The Paris Climate Summit has brought about discussion of the various methods to reduce global greenhouse gas emissions. Despite the importance of this summit in helping reach a global consensus and promoting accountability in minimising global emissions, the issue of livestock and meat consumption has largely been under-addressed.
Meat consumption is currently estimated to represent 15% of total greenhouse gas emissions, making its contributions outweigh all forms of transportation combined. Furthermore, the entire meat production cycle is estimated to contribute around 51% to total global greenhouse gas emissions. Despite the clear role that meat plays in climate change, only 21 out of the 120 nations have pledged to reduce livestock emissions and none have pledged to reduce meat consumption. So, why are so many countries overlooking this issue?
Although simple in theory, the political application of such a policy is far more complex. In the US, where animal agribusiness is worth $125 billion, the industry is controlled by a small group of large corporations who hold heavy political influence. The situation is similar in many OECD countries and, as a result, governments perceive that any action taken to reduce meat and dairy consumption will likely result in significant backlash from these corporations. This would not only prevent policies from passing but also potentially taint the career of any politician who attempts to take action.
Moreover, many governments within the OECD are even subsidising animal agribusiness. Livestock is the most subsidised sector of the agriculture industry and beef and dairy, the heaviest emitters, have around $33.3 Billion in direct subsidies from OECD governments. These subsidies have helped to keep the price of meat and dairy unnaturally low while the prices of other foods have inflated over time. The resulting affordability of the meat prices helps to keep its consumption increasing as more families see it as a cost-effective source of nutrition. This trend is predicted to continue with an estimated 76% increase in meat consumption and a 65% increase in dairy consumption by 2050. A report released by Chatham House just before the summit’s commencement has spawned discussions about the introduction of a ‘meat tax’ as a possible solution. The proposed tax will increase the cost of meat and therefore reduce its consumption globally. However, the feasibility of such a policy remains to be seen in the face of a politically strong agriculture industry.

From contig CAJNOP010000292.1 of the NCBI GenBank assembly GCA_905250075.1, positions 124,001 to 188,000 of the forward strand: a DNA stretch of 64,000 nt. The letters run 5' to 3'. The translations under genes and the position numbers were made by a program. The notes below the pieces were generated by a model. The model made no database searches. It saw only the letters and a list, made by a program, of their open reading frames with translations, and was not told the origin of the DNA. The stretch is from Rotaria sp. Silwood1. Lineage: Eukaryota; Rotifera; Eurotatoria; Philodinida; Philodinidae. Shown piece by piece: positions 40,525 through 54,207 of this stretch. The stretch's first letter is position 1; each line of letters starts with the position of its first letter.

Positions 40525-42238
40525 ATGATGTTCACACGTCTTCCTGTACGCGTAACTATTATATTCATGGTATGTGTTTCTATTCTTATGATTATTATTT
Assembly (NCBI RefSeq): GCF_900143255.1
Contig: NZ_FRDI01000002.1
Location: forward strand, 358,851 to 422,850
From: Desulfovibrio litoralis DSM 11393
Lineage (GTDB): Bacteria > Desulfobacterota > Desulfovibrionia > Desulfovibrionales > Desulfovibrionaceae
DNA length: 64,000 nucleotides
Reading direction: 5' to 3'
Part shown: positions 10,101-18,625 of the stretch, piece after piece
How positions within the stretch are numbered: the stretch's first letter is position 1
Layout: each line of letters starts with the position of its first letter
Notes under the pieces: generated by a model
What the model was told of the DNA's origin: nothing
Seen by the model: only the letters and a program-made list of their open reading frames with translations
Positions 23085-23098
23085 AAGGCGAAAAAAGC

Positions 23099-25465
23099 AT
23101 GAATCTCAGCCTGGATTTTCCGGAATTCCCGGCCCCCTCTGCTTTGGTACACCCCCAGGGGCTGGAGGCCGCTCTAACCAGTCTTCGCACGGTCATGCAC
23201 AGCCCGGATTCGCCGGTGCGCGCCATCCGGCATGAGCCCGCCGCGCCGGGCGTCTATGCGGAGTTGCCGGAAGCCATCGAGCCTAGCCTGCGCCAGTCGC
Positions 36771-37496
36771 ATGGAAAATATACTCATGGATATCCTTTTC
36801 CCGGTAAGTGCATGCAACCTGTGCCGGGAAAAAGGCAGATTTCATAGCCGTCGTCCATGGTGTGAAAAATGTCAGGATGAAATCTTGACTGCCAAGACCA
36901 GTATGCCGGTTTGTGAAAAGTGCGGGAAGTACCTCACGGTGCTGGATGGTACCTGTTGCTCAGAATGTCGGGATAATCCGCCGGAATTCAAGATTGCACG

Making the situation more difficult, the public’s perception of meat is largely positive. There is low awareness of livestock’s role in climate change. Furthermore, any association that does exist is perceived as being low compared to other sources because emissions are seen as largely disconnected from the livestock process. The typical images shown are industrialised areas with factories or cars releasing smog, things that are seen as unnatural whereas livestock is associated with the opposite.
Furthermore, meat itself is no longer seen as just a food but has become culturally ingrained as a necessary component of a meal. The cultural significance of meat is even more entrenched for men who, on average, consume twice as much meat as women. In a University of Pennsylvania study, meat was demonstrated to be seen as a male food with hamburgers being assigned male 93.4% of cases and steak 76.3% of cases. More importantly, the study’s respondents perceived male meat eaters to be more masculine than non-meat eaters. They better fit the stereotypical idea of the “strong, traditional, macho, bicep-flexing, All-American male”. In this way, meat has become more than food but a symbol of the ideal of strength.
It’s clear that our governments face an uphill battle if they want to reduce meat consumption. Raising awareness and changing public perception are the first of many steps to helping make this possible. With this, alternatives must be available to make this change easy and holistic solutions must be looked at, from changing the food served in public organisations to increasing the focus on meatless options. Lastly, price reform and perhaps the introduction of a meat tax must be addressed so that when we buy meat we fully see the environmental costs we are contributing to. By doing so, we can change the awareness gap that currently exists particularly in the link between meat based diets and climate change. This will help create an environment where political actions by governments will be more readily received and successful.